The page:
In this seminal work of the corporatization of American universities, Frank Donoghue offers a much longer historical view than most other authors focusing on the topic. Some have started in the mid-1970s, when economic recession and the “Rust Belt” decline of American manufacturing and working-class economic security, along with post-Baby Boom demographics, created new fiscal pressures on our universities. Others have looked back to the late 1940s, when the G. I. Bill eliminated many previous socio-economic obstacles to a earning a college degree and drove the very rapid expansion of our universities–the public university systems, in particular. But Donoghue starts in the post-Civil War era, when the establishment of most of our land-grant universities marked the beginnings of the modern university in America. He not only historically delineates the tension between the proponents of utilitarian education and the proponents of “liberal arts” education, but he emphasizes that, from the beginnings of the modern American university, this tension has been inherent in our shifting conception of the core mission of our universities. The Gilded Age and the Roaring Twenties marked previous high points for the proponents of utilitarian education, and it is hardly surprising that at the turn of this century, as the nation seems to have settled into a second Gilded Age, the proponents of utilitarian education have once more moved into the foreground. Unlike most critics of the increasing corporatization of our universities, Donoghue does not, however, view this as a cyclic phenomenon. Instead, he believes that most colleges and universities have already passed a tipping point and are moving inexorably toward an increasingly corporatized state in which the humanities and social sciences are being reduced from major disciplines within the curriculum to basic skill sets and diversions for dilettantes and subversives. Continue reading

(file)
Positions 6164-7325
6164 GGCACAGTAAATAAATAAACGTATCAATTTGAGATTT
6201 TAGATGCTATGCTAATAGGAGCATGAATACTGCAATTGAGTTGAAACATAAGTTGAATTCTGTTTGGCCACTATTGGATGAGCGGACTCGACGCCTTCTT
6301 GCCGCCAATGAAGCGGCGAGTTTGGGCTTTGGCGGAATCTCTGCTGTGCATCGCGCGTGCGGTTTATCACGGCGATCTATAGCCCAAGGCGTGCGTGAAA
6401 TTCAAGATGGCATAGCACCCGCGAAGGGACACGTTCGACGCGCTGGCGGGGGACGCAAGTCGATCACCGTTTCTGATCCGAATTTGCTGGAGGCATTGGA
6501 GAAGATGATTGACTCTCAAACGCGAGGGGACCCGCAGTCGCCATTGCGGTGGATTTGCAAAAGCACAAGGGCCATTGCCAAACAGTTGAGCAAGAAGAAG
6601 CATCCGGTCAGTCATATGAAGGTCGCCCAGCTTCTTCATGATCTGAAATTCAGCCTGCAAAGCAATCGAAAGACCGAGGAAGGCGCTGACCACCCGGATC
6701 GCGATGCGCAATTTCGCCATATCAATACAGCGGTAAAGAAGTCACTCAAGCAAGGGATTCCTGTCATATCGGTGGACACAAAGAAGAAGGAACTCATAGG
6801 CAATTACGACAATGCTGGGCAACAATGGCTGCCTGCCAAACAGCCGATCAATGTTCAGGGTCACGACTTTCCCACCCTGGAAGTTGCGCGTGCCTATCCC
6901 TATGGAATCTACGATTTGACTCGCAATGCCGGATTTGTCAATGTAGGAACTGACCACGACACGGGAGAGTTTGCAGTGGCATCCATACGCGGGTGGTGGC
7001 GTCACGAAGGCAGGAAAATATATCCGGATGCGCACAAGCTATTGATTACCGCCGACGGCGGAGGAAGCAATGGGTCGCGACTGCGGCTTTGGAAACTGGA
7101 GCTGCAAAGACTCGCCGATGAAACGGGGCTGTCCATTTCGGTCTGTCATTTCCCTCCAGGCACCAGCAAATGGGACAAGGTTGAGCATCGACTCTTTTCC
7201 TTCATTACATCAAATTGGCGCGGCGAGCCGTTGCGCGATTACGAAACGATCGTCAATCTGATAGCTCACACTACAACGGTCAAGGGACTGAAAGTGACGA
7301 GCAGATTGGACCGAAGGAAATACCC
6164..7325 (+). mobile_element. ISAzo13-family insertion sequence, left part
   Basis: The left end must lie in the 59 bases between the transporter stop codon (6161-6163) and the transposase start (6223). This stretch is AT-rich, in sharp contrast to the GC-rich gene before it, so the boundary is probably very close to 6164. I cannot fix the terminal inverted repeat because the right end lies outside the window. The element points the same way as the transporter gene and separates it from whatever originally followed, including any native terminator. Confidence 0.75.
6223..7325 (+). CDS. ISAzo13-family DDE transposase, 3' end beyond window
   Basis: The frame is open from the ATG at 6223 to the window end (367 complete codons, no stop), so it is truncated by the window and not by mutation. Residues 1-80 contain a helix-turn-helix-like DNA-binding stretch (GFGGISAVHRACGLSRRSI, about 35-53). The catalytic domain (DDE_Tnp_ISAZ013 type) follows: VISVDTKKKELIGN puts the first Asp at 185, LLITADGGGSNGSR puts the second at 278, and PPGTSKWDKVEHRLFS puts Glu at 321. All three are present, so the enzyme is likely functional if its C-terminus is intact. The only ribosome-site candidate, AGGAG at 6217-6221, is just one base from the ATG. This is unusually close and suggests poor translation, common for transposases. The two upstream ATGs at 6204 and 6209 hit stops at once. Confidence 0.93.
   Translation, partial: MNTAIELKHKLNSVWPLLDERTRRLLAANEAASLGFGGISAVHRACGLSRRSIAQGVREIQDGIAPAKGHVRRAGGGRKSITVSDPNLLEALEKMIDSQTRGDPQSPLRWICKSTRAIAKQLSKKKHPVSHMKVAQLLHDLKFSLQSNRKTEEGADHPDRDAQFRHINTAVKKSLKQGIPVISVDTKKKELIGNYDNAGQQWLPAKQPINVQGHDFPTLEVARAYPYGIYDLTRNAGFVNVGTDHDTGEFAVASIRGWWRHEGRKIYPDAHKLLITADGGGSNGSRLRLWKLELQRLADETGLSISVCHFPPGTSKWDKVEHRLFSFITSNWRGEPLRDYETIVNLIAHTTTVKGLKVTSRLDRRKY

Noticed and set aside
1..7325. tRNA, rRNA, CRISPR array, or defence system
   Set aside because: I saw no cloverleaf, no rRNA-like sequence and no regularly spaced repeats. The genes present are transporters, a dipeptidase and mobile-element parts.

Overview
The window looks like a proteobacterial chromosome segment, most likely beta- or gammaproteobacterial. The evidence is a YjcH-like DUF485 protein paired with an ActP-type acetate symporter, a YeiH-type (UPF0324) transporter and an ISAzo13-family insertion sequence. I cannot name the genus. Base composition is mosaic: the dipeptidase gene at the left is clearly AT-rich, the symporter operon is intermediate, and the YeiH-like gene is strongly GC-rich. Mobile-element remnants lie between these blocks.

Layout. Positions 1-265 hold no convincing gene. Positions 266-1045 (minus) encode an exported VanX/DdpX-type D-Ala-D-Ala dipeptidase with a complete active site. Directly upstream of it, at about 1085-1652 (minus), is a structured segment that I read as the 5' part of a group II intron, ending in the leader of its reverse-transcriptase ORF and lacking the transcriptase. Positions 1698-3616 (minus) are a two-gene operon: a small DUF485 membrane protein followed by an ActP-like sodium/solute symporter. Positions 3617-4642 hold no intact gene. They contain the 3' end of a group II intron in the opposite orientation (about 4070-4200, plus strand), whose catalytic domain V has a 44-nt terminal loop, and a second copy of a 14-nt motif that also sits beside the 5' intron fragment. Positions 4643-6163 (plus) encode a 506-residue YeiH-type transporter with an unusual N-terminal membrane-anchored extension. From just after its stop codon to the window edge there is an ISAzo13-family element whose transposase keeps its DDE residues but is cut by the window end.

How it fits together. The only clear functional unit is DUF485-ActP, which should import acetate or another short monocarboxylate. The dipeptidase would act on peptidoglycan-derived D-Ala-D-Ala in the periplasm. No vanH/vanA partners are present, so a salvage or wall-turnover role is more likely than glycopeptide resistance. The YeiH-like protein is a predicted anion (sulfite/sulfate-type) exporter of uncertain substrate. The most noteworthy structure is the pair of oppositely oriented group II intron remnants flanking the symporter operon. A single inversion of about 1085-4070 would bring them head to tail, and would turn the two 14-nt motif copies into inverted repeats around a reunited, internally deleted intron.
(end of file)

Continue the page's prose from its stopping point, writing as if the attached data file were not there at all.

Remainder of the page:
Here’s one from The Onion. If you don’t subscribe to their daily newsletter or site feeds or regularly visit their site, you really ought to do so. Sometimes the satire is very close to the reality that it is targeting, but at least you can laugh instead of weeping.
Professor Deeply Hurt by Student’s Evaluation
Leon Rothberg, Ph.D., a 58-year-old professor of English Literature at Ohio State University, was shocked and saddened Monday after receiving a sub-par mid-semester evaluation from freshman student Chad Berner. The circles labeled 4 and 5 on the Scan-Tron form were predominantly filled in, placing Rothberg’s teaching skill in the “below average” to “poor” range.
Rothberg, though hurt by evaluations that pointed out the little globule of spit that sometimes forms between his lips, was most upset at being called “totally lame” in one freshman’s write-in comments.
Although the evaluation has deeply hurt Rothberg’s feelings, Berner defended his judgment at a press conference yesterday.
“That class is totally boring,” said Berner, one of 342 students in Rothberg’s introductory English 161 class. “When I go, I have to read the school paper to keep from falling asleep. One of my brothers does a comic strip called ‘The Booze Brothers.’ It’s awesome.”
The poor rating has left Rothberg, a Rhodes Scholar, distraught and doubting his ability to teach effectively at the university level. Continue reading
I am always amazed how some administrations defend themselves, as Brooklyn Law School Dean Nicholas Allard does, by claiming that the AAUP has somehow authorized their dubious actions. Allard claims that the school’s new policy on “demonstrated incompetence” is a “long-recognized and widely accepted regulatory term supported by the AAUP and others.”
Brooklyn Law School’s new policy defines the term as: “Demonstrated incompetence, including but not limited to, multiple unsatisfactory performance reviews or complaints from supervisors; multiple complaints from students or multiple unsatisfactory student evaluations; sub-standard academic performance; lack of collegiality.”
Because the AAUP allows for the firing of “incompetent” professors, Brooklyn Law School’s administration thinks that it call anything “incompetence” and fire anybody at any time. That’s not how it works.